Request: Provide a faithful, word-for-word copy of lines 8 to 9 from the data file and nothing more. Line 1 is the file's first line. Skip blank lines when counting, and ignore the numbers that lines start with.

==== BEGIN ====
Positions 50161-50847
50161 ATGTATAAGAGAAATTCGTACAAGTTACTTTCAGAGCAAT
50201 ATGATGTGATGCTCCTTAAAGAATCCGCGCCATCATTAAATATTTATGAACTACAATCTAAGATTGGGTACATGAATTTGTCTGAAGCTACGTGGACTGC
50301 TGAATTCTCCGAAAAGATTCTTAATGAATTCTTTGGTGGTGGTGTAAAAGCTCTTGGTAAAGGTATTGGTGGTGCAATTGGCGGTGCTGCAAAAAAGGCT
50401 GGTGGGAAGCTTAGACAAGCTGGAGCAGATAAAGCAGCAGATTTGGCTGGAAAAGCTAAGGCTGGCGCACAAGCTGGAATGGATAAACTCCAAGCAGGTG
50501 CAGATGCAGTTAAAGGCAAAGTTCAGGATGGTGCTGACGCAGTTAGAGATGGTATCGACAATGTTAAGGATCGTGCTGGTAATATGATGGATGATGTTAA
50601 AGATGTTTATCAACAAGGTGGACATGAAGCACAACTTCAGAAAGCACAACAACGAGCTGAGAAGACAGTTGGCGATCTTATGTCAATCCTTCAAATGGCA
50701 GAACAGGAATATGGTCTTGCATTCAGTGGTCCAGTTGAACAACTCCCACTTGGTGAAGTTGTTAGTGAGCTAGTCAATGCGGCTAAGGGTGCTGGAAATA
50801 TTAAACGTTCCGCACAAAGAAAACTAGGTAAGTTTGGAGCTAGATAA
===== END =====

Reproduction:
50701 GAACAGGAATATGGTCTTGCATTCAGTGGTCCAGTTGAACAACTCCCACTTGGTGAAGTTGTTAGTGAGCTAGTCAATGCGGCTAAGGGTGCTGGAAATA
50801 TTAAACGTTCCGCACAAAGAAAACTAGGTAAGTTTGGAGCTAGATAA